Process for the recovery of aluminum trichloride
Aluminum trichloride is separated and recovered from its complexes with hydrocarbons and hydrogen chloride by contacting the complexes with metallic aluminum at 20.degree.-100.degree. C and recovering the resulting precipitate of aluminum trichloride.
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The present invention relates to the separation and recovery of aluminium trichloride from its complexes with hydrocarbons and hydrogen chloride.
In particular, the invention relates to a treatment for separating, at least partly, the aluminium trichloride contained in these complexes, and recovering the said separated aluminium trichloride.
It is known that a number of conversion reactions of hydrocarbons, for instance those of isomerization and alkylation, are catalyzed, in industrial practice, by means of aluminium trichloride in the form of a complex with hydrocarbons in which said aluminium trichloride is present in a proportion exceeding about 2o% by weight.
Such complexes are generally fluids under the ambient conditions, and because of their sufficient fluidity they are considered in practice as liquids.
These fluid complexes which, as is known, consist of hydrogen chloride besides hydrocarbons and aluminium trichloride, undergo progressive disactivation, in use.
This is due to the fact that during reaction, heavy byproducts are formed (for example, polyalkylates, aromatic hydrocarbon polycondensates and polymers) which cause the formation of very stable complexes which are therefore of very low activity.
Moreover, the catalyst becomes poisoned by a number of impurities such as water, carbon monoxide and sulphurous products, introduced into the reaction medium for example together with the reagents.
Consequently, if one wishes to keep the catalytic complex at the required level of activity, it is necessary to add fresh aluminium trichloride after removing a fraction of the spent complex, in order to prevent accumulation of the latter in the reaction medium.
If one considers a continuous alkylation process, one proceeds in practice in the following manner. The catalytic complex which is spent or of diminished catalytic activity is separated from the alkylation product. To a part of the spent complex fresh aluminium trichloride is added and the activated complex obtained in this way is recycled to the alkylation medium.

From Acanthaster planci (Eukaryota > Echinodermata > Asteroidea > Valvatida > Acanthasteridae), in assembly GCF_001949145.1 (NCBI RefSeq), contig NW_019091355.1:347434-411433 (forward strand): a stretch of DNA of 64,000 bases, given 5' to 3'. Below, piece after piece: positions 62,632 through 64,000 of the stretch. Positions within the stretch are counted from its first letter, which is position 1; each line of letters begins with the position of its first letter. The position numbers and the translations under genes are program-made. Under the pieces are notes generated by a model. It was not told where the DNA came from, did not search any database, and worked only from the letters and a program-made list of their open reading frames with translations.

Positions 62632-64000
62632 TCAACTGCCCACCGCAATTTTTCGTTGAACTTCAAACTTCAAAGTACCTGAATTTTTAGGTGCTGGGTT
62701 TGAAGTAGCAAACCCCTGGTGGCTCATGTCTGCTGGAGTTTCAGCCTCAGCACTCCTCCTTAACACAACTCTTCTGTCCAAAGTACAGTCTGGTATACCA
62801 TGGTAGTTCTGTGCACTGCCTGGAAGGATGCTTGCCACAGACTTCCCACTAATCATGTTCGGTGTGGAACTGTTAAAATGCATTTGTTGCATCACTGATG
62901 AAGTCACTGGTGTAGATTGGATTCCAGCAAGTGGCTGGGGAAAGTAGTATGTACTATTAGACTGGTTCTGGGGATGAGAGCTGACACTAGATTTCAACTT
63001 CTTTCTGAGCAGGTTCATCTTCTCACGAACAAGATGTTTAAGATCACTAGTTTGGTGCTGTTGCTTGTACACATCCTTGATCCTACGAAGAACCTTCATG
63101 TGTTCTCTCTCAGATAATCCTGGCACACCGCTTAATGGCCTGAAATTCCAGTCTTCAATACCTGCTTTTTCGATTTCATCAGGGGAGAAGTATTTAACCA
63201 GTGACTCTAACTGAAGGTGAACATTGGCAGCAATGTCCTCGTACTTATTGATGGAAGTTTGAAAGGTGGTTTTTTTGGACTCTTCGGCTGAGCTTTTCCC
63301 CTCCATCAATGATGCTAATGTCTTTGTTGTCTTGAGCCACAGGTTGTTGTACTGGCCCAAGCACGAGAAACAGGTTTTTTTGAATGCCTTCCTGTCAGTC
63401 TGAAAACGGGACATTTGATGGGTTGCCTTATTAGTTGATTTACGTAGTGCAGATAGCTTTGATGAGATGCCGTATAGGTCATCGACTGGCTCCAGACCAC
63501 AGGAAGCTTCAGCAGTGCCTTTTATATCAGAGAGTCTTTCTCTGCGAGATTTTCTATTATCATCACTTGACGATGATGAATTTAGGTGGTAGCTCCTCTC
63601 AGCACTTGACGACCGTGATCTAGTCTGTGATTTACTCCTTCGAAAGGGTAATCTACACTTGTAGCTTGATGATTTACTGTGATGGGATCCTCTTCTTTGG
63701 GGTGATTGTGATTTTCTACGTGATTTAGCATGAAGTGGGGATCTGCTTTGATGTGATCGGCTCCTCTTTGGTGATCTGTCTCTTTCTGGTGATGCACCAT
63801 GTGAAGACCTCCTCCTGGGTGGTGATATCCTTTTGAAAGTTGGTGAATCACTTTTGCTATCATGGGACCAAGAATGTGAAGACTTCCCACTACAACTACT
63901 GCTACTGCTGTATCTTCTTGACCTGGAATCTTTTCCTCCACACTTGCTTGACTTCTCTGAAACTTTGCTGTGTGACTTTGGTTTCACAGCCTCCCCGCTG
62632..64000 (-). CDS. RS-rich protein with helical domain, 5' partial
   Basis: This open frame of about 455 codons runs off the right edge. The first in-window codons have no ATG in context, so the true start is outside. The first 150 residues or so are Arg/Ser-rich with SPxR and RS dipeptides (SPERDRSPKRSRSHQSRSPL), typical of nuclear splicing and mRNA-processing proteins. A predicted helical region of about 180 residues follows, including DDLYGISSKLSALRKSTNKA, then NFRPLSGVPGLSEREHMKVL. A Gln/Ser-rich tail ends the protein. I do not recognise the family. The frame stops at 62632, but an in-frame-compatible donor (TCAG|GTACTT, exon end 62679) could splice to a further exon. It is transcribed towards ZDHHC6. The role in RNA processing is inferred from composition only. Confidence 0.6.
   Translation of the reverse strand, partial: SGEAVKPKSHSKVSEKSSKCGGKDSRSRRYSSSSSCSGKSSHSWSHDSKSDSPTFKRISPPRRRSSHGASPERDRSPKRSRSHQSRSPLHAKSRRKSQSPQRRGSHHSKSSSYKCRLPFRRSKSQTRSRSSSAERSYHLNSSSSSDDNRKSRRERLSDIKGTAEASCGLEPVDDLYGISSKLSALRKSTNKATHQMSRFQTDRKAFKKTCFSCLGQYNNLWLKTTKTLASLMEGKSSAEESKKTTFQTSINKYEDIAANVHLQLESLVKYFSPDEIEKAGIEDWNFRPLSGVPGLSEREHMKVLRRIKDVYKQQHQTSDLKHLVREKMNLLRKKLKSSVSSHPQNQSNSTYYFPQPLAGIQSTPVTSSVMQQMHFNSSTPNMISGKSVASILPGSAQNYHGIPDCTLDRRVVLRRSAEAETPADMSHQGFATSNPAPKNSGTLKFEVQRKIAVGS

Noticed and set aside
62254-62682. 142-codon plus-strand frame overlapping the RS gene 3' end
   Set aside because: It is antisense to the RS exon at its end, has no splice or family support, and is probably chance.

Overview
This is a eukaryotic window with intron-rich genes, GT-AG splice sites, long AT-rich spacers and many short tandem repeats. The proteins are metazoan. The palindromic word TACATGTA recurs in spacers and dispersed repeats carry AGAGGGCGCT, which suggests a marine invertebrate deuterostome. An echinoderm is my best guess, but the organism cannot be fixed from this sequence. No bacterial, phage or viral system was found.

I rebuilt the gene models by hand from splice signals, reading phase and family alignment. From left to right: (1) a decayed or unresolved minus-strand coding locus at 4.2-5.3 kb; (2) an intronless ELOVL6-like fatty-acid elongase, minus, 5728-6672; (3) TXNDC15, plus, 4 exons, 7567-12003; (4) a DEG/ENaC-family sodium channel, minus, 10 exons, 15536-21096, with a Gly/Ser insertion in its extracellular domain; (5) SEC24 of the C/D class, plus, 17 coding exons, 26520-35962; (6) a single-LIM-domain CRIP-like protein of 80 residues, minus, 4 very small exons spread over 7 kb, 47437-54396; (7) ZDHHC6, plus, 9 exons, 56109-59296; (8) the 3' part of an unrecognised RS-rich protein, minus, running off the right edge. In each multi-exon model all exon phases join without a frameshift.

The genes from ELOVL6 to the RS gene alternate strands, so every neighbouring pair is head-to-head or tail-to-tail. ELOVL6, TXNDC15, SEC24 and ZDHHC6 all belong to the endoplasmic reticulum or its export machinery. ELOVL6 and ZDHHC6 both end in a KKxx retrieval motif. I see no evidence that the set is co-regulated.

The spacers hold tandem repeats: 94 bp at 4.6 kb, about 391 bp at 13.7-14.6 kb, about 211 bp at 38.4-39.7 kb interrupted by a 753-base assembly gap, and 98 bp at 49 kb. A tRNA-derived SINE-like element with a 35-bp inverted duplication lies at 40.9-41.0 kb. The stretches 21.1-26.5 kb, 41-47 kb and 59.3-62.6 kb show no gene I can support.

The remaining fraction of the spent complex is removed from the system, and, generally, destroyed with water or alkaline aqueous solutions.
In this manner, the aluminium trichloride present in the discharged spent complex is transformed into aluminium hydrate or aluminates, and cannot therefore be re-used as a catalyst.
Consequently, besides the economic disadvantage, there is also the problem of pollution related to the discharge of the aqueous solution containing, in addition to aluminium compounds, substances of an organic nature.
There has therefore arisen the problem of separating the aluminium trichloride from those catalytic complexes which are spent or of diminished activity and which are removed from the medium in which the conversion reaction of the hydrocarbons takes place.
The aluminium trichloride represents, in fact, a valuable product, and an efficient and economic method for its recovery can influence the cost effectiveness of the process in which this catalyst is used.
In this technical field, there are a number of known processes for the recovery of aluminium trichloride from its complexes with hydrocarbons.
The said processes are essentially based on the destructive distillation of the said complexes. More precisely, the aluminium trichloride-hydrocarbons complexes are fed in a medium maintained at a high temperature so as to cause their vaporisation, and the aluminium trichloride is condensed and separated from the other vaporized products.
This type of procedure presents various disadvantages due chiefly to the extreme corrosiveness of the material treated in the conditions prevailing in destructive distillation and also because of the presence of the hydrogen halide in the complexes subjected to treatment. Moreover, the formation of solid distillation residues can cause clogging and obstructions in the apparatus used. Finally, methods based on destructive distillation allow a recovery of aluminium trichloride which does not exceed 60 to 70% of the aluminium trichloride present in the complex subjected to treatment.
According to another known process, the catalytic complexes which are spent or of diminished activity are subjected to an instantaneous vaporizing treatment, and the vapors are condensed, causing in this way the separation of a liquid complex of high catalytic activity.